The drop off rate from these youth girls when they hit the junior age of 16 was huge. We were losing so many of our talented girls.
When a youth boy moves up to junior category he has a full series of races to aim for, these include very prestigious races which are very well known for developing the next generation of cyclists. They also have their own junior national championships.
The girls had nothing! Absolutely nothing. They could choose to either race with the junior boys (which they would never do as they would be so out of their depth now these boys had developed) or their other option was to move straight into the elite women’s category. This was deemed better than trying to compete against junior boys. There was no support or funding, they would have to do this alone and travel to races around the country to race against the UK’s best women. They had gone from doing 30 min races on closed circuits to open road races of 60 miles, there was no progression for them, it was all or nothing.
I started by taking on as many youth and junior riders as I could and offered them support and long story short, started all the same battles again. In 2017 – a full 5 years after those Olympic Games that were supposed to inspire young people – we finally got a junior women’s championship. In just 2 years the fields are full and the talent coming through from the UK is exceptional. Nearly all of my first intake of youth riders stayed in the sport and are now on the senior GB squad heading for the world championships this year. They will be our future Olympians.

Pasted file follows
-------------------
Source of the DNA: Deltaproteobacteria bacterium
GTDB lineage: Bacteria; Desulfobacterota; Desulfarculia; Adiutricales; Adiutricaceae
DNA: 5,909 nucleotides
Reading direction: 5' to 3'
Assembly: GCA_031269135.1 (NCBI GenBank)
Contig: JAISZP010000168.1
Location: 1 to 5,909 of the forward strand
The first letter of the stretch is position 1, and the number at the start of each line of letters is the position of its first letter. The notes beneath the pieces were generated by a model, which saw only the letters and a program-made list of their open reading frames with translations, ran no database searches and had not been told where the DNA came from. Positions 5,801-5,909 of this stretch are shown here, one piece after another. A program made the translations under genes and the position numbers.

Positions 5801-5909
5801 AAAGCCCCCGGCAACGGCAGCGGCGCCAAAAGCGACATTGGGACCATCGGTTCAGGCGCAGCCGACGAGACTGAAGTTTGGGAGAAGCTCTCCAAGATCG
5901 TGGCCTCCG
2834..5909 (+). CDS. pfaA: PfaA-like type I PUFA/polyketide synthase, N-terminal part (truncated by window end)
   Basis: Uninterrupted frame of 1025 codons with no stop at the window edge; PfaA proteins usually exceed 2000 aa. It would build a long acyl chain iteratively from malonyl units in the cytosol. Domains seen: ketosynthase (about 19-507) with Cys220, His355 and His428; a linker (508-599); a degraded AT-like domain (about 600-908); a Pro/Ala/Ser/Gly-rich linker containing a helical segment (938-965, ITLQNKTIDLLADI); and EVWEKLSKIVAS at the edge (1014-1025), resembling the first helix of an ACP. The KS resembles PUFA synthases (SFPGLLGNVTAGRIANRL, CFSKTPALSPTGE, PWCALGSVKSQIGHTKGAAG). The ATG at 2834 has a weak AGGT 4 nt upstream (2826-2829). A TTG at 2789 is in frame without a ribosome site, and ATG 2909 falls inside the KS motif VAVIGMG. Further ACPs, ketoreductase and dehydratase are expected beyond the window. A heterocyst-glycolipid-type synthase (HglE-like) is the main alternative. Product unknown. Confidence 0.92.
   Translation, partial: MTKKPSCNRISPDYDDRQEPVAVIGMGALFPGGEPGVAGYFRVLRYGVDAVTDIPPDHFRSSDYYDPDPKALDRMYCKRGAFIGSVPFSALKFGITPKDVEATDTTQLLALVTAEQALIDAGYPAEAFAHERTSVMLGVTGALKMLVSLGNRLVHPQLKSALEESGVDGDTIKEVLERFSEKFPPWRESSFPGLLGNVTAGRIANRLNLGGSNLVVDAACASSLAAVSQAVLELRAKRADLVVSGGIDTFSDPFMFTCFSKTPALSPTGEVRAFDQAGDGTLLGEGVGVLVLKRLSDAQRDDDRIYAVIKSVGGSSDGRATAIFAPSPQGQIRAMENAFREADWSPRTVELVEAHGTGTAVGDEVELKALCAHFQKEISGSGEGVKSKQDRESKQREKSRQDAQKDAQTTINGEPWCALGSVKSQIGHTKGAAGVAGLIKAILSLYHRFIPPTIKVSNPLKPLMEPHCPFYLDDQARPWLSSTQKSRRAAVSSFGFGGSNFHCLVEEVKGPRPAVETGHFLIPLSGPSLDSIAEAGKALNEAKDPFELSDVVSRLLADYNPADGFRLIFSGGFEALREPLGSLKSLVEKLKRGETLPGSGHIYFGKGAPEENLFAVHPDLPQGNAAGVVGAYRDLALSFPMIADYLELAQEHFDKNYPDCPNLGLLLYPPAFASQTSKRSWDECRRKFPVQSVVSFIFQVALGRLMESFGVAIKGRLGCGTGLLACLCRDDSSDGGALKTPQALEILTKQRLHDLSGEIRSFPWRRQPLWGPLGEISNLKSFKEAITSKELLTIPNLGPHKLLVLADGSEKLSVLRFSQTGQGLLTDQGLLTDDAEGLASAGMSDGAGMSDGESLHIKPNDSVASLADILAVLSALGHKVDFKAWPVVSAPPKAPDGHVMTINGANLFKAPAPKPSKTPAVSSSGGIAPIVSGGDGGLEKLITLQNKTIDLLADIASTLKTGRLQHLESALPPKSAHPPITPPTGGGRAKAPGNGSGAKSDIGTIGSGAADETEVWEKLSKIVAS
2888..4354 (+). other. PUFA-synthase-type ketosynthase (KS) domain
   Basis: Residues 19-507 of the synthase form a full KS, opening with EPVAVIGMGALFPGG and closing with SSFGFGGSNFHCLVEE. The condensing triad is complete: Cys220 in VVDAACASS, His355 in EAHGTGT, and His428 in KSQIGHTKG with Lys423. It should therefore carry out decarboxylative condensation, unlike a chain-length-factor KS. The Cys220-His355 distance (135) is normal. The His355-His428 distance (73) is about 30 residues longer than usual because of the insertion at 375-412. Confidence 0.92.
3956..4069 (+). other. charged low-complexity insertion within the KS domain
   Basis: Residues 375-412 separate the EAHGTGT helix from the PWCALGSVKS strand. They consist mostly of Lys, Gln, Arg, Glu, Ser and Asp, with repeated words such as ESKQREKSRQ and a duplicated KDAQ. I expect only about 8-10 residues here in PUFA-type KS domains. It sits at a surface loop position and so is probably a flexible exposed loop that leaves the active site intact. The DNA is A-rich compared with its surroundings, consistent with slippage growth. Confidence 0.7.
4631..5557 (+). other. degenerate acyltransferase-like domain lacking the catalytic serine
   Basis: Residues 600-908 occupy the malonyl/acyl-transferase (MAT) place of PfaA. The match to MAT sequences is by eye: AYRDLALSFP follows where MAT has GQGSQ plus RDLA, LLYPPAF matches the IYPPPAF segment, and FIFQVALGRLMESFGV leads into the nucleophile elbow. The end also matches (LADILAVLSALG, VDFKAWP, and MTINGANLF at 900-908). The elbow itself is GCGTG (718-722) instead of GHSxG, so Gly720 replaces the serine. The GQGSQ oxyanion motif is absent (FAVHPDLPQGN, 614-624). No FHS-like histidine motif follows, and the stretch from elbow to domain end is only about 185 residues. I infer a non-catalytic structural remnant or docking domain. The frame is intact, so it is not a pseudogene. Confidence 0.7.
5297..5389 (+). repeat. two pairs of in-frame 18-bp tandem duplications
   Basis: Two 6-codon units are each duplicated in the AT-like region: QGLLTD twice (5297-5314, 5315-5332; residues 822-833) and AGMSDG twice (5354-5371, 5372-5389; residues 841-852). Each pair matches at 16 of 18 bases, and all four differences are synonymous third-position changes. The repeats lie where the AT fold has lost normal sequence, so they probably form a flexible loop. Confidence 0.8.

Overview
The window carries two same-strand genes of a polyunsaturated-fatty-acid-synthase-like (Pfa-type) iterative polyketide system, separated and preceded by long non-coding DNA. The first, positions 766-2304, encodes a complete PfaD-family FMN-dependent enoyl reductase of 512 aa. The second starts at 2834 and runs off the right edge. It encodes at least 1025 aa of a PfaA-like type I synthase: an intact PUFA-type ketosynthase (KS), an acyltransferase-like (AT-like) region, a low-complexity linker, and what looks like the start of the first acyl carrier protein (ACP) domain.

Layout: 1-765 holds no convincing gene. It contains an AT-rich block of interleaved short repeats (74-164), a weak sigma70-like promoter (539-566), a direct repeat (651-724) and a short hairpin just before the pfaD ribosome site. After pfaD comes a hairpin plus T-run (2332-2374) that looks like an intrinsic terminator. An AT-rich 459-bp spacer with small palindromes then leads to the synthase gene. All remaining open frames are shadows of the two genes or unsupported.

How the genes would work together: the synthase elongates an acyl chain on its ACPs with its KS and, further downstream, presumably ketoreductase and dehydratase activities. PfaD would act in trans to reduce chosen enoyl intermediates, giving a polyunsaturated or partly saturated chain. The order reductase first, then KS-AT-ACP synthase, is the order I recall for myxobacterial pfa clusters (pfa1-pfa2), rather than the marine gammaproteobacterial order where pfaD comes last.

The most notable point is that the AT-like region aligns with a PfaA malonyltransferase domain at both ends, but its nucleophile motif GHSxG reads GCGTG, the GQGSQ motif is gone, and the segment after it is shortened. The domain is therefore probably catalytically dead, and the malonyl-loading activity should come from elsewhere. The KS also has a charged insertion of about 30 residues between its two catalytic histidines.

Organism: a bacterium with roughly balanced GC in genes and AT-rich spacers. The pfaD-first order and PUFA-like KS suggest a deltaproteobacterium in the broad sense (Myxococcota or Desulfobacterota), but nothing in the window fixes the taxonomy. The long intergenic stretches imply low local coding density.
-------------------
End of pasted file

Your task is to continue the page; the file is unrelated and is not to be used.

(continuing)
So…. Where are we now?
The junior scene is growing which is positive but there are still lots of barriers to teenage girls competing.
In 2009… there were 305 Youth girls age 13-15 with Racing licences in the UK, but at junior, over 16s, only 67. Now, 10 years later….there are 852 youth girls racing, but still only 235 junior girls are racing this year in the UK. It is increasing but it still shows the drop off rate and barriers stopping girls from continuing with their sport once they reach 16.
The funding is difficult, and as we all know, girls can’t be what they can’t see and it’s hard for us to raise sponsorship without coverage. Media and television are showing a small amount of women’s racing but there is still that view that people won’t watch. I’m pretty sick of this argument around women’s sport as I find it’s easily disproved. I’m sure people said the same of the Lionesses before they showed the world cup and we know how many people watched that!
And what about the money?